Monday, December 12, 2016

Nautical Town

A banker once told me that a loan for a house in New Bedford would be difficult because it is not near the water. Being a geographer, I showed her a map. We did not end up with that house anyway, but continued to enjoy visits to Whaling City.

Recently a friend shared this much earlier (1876) map of New Bedford, which shows that not only is it near the water, but that water is the whole point of New Bedford. It is a kind of lithograph that was common at the time, often used to promote cities by presenting idealized versions of them (see Cities on Stone by John Reps for many great examples).
Click map to enlarge
So these maps may be imperfect records, but they do reveal a lot about nineteenth-century urban places. This one reveals the importance of both manufacturing and nautical trade at the time -- during the overlap between the age of sail and the age of steam. Note that a rather sophisticated draw bridge was already in place (as it is 140 years later), signaling the importance of both rail and sea in the development of the city.

During our New Bedford Fortnight class, we will have the chance to explore this and many other printed maps of the city and its surroundings; today's geography is very much shaped by geographies of the past!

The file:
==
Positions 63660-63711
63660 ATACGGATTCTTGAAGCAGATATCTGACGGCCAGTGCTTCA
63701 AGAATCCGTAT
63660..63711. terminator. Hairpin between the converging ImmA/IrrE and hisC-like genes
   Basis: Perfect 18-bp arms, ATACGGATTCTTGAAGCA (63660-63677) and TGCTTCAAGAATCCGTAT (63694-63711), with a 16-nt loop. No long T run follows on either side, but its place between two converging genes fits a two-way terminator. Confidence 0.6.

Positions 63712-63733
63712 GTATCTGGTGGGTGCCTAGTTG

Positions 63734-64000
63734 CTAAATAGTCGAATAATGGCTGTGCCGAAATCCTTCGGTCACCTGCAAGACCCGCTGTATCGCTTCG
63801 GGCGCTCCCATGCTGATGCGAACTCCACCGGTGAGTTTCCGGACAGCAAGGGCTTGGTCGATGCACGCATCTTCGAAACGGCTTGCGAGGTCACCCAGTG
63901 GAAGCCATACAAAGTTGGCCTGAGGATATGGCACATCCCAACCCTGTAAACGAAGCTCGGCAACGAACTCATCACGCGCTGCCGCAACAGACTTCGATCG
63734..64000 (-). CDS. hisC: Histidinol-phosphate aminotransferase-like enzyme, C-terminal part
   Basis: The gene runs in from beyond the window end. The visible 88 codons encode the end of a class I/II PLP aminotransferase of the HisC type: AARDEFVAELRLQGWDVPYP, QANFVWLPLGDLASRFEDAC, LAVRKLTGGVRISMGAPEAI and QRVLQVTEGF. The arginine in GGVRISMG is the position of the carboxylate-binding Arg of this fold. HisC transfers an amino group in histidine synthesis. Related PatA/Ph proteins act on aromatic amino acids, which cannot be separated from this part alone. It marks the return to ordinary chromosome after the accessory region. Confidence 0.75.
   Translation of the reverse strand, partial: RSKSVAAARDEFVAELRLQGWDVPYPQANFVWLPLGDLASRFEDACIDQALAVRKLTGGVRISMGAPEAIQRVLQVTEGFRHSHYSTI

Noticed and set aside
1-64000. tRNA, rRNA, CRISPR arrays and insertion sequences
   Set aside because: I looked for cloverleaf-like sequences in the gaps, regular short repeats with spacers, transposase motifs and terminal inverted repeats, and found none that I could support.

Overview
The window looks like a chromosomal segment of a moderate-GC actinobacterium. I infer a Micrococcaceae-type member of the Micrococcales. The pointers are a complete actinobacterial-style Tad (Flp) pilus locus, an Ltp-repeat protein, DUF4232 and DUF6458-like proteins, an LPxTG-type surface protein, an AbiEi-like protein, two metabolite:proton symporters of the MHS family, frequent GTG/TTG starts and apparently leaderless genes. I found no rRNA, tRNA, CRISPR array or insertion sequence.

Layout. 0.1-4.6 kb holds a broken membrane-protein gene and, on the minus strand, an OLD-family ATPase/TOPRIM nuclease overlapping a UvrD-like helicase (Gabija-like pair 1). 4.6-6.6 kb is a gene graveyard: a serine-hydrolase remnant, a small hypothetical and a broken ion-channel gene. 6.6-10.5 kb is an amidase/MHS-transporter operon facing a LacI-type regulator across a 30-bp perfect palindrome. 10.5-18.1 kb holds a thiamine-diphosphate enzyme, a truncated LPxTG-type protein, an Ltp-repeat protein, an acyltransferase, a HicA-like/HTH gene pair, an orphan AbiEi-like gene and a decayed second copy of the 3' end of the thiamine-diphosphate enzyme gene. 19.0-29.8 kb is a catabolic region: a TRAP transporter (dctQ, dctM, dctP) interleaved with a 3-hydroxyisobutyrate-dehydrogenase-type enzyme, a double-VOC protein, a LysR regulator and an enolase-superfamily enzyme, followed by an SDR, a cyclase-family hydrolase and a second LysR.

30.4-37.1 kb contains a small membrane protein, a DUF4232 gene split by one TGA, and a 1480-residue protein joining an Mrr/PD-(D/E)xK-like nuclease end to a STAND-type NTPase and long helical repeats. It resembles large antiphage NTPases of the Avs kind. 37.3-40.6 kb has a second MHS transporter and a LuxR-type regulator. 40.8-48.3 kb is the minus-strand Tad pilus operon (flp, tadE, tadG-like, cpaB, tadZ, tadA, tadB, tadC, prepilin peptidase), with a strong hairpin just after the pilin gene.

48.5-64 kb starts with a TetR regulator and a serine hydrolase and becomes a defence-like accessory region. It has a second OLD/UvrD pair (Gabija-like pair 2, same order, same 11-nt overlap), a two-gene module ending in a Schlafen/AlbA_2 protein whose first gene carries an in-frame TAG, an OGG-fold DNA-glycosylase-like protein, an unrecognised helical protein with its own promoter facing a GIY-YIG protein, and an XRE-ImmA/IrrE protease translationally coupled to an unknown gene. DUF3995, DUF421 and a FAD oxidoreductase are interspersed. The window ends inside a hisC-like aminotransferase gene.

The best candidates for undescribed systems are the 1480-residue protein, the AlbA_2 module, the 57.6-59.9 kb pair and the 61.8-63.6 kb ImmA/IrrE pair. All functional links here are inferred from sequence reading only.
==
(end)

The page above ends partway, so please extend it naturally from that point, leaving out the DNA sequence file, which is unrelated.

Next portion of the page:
Back to the banker...
A year later, the same banker facilitated a loan for a house in Fairhaven, without checking for its water proximity. Perhaps she knew about views like this one, which I took after a morning row in the harbor shared by these nautical municipalities.
Fairhaven waterfront, December 2016
Foreground: Pope's Island Marina in New Bedford'

Monday, November 14, 2016

Gateway Cities

Massachusetts has 351 cities and towns, the largest and best-known of course being Boston -- sometimes called the Hub of the Universe, and certainly the hub of New England.  Most of the 351 are of similar spatial extent, but populations range from under 1,000 to about 20,000 for the vast majority.

About a dozen of the cities, though, are a bit bigger, and serve as local hubs. These are called Gateway Cities because each is the point of entry for a region of surrounding towns. In terms of cultural activities and economic activities, these gateways are crucial, and they have been the subject of considerable concern in recent years.

A new report from Rockland Trust Bank presents a bit of good news from each of 11 Gateway Cities. Problems persist in all of them, but positive, focused attention seems to be paying off as well. This is the context within which our New Bedford Fortnight learning will take place.

Gateway Cities Update (November 2016)